chinery vendors, as well as his affiliation with a number of Community and Technical Co l-
lege industrial techno logy programs and machine shop skills train ing, have enabled him to
broaden his professional and consu lting skills in the areas of CNC and CAD/CAM training,
computer applications and needs ana lysis, software eva luation, system benchmarking,
programming, hardware se lection, software customization, and operations management.

Over the years, Mr. Sm id has developed and delivered hundreds of customized educa-
tional programs to thousands of instructors and students at colleges and universities
across United States, Canada and Europe, as we ll as to a large number of manufacturing
companies and private sector organ izations and individuals.

He has actively participated in many industrial trade shows, conf erences, workshops and
various seminars, including submission of papers, delivering presentations and a number
of speaking engagements to professional organizatio ns. He is also the author of articles
and many in-house publications on t he subject of CNC and CAD/CAM. During his many
years as a professional in the CNC industrial and educational field, he has developed tens
of thousands of pages of high quality training materials.

The author welcomes comments, suggestions and other input from educators, students and industrial users.
You can e-mail him through the publisher of this handbook from the Main Menu of the enclosed CO.

You can also e-mail him from the CNC Programming Handbook page at www.industrialpress.com
TABLE OF CONTENTS
1 - NUMERICAL CONTROL 1 Axes and Planes 16
Point of Origin 16
DEFINIT ION OF NUMERICAL CONTROL
Quad rant s. 16
Right Hand Coordinate Syst em 17
NC and CNC Technology.
MACHINE GEOMETRY. 17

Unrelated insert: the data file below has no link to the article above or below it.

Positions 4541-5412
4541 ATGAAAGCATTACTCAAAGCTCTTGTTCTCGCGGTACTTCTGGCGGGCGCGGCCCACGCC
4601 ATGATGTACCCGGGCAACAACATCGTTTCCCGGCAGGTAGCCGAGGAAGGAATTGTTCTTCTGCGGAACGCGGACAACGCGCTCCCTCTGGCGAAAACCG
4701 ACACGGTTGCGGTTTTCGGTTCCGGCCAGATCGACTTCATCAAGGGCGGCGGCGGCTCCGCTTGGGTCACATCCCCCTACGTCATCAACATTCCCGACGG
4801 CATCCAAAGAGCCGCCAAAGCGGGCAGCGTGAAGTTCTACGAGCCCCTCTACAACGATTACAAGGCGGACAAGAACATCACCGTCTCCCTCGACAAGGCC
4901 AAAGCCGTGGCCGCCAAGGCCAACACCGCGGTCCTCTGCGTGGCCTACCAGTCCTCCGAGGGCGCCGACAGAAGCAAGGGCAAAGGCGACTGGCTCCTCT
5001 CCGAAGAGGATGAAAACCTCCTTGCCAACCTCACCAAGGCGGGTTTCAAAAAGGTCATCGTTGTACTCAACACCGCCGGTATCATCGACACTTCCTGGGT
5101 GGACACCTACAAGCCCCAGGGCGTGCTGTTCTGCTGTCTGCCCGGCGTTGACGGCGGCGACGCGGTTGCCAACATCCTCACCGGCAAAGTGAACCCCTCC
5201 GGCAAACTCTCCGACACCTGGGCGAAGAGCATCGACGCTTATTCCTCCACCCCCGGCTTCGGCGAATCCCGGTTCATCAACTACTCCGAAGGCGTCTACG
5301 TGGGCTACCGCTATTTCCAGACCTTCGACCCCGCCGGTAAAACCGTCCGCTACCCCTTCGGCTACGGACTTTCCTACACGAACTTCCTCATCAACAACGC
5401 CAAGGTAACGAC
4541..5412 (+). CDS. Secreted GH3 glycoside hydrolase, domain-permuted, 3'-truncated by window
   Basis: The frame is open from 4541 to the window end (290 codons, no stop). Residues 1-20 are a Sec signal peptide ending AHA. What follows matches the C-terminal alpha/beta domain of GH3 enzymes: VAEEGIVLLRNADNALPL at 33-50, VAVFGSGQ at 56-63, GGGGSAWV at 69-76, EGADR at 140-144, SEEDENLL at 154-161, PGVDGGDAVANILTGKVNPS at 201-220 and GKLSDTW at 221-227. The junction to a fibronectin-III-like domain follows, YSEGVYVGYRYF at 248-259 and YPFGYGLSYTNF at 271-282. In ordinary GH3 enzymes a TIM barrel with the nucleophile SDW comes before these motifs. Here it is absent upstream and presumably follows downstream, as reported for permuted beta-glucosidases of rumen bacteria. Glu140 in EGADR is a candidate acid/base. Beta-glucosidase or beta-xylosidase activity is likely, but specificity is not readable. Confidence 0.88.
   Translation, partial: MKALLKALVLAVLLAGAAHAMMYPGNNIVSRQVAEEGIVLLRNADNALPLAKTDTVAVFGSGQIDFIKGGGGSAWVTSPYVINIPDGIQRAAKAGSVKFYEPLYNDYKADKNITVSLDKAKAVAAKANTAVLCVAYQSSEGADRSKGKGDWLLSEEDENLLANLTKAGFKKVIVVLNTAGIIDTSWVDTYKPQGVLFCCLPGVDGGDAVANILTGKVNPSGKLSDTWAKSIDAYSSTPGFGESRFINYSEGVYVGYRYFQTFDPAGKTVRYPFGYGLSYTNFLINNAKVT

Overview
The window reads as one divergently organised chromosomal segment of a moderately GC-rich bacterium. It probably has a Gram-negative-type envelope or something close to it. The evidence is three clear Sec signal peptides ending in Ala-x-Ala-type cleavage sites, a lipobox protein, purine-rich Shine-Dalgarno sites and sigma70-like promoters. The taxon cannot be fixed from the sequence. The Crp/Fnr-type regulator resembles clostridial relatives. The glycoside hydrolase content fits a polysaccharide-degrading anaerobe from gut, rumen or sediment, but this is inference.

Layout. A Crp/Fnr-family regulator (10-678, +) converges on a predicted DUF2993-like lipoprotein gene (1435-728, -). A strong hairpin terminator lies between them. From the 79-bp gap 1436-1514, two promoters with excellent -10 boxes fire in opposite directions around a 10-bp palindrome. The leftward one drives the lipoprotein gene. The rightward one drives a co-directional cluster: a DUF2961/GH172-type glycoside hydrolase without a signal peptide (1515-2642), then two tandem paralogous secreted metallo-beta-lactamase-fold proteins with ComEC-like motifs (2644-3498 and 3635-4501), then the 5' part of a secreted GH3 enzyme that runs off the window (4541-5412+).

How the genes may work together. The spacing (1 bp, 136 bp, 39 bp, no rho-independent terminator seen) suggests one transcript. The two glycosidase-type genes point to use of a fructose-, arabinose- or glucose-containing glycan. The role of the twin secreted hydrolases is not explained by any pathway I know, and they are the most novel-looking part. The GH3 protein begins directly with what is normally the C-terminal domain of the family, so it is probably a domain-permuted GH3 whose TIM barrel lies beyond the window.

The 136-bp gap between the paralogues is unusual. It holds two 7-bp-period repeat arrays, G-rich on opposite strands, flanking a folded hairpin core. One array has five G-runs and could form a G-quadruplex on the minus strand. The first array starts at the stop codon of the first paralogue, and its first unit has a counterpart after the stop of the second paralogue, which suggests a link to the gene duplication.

CO NVENTIONAL AND CNC MACHINING 2 Axis Orientation - Milling 17
NU MERICAL CONTROL ADVANTAGES 2 Axis Orientatio n - Turning . 18
Setup Time Reduction 3 Additional Axes. 18
lead Time Reduct ion 3
Accuracy and Repeatability 3
Contouring of Complex Shapes. 3 5 - CONTROL SYSTEM 19
Simplified Tooling and Work Holding. 3
Cutting Time and Productivity Increase. 4
GENERAL DESCRIPTION 20
TY PES OF CNC MACHINE TOOLS 4 Operation Panel 20
Mills and Machin ing Centers. 4 Screen Display and Keyboard 21
Lathes and Turning Centers 5 Handle 22
PE RSONNEL FOR CNC 5 SYSTEM FEATURES 22
CNC Programmer 5 Parameter Settings 22
CNC Machine Operator. 6 Syst em Defaults 23
SAFETY RELATED TO CNC WORK. 6 Memory Capacity 24
MANUAL PROGRAM INTERRU PTION. 25
Single Block Operation. 25
2 - CNC MILLING 7 Feedhold 25
Emergency Stop 25
CNC MACHINES - MILLING. 7 MAN UAL DATA INPUT - MOl 26
Types of Mill ing Machines. 7 PROGRAM DATA OVERRIDE 26
Machine Axes . 8
Ve rtical Machining Centers. B
Rap id Motion Override. 26
Spindle Speed Overri de 27
Horizontal Machining Centers 9
Feedrate Override. 27
Horizontal Boring Mi ll 10
Typical Specifications 10
Dry Run Operation 27
Z AXIS Neglect 28
Manual Absolu t e Setting . 28
Sequence Return 28
3 - CNC TURNING 11 Auxiliary Functions Lock 28
Machine Lock 28
CNC MACHINES · TURNING 11 Practical Applications 29
Types of CNC lathes. 11 SYSTEM OPTIONS. 29
Number of Axes 11 Graph ic Display. 29
AXES DES IGNATION 11 In-Process Gaug ing 30
Two-axi s Lathe. 12 Sto red Stroke limit s. 30
Three-axis Lathe 12
Dra wing Dimensions Input 30
Four-axis Lathe. 13 Machining Cycles. 30
Six-axis lathe 13 Cutting Tool Arlimation . 30
Connection to External Devices 30
FEATURES AND SPECIFICATIONS 13
Typical Machine Specifications. 13
Control Features 14 6 - PROGRAM PLANNING 31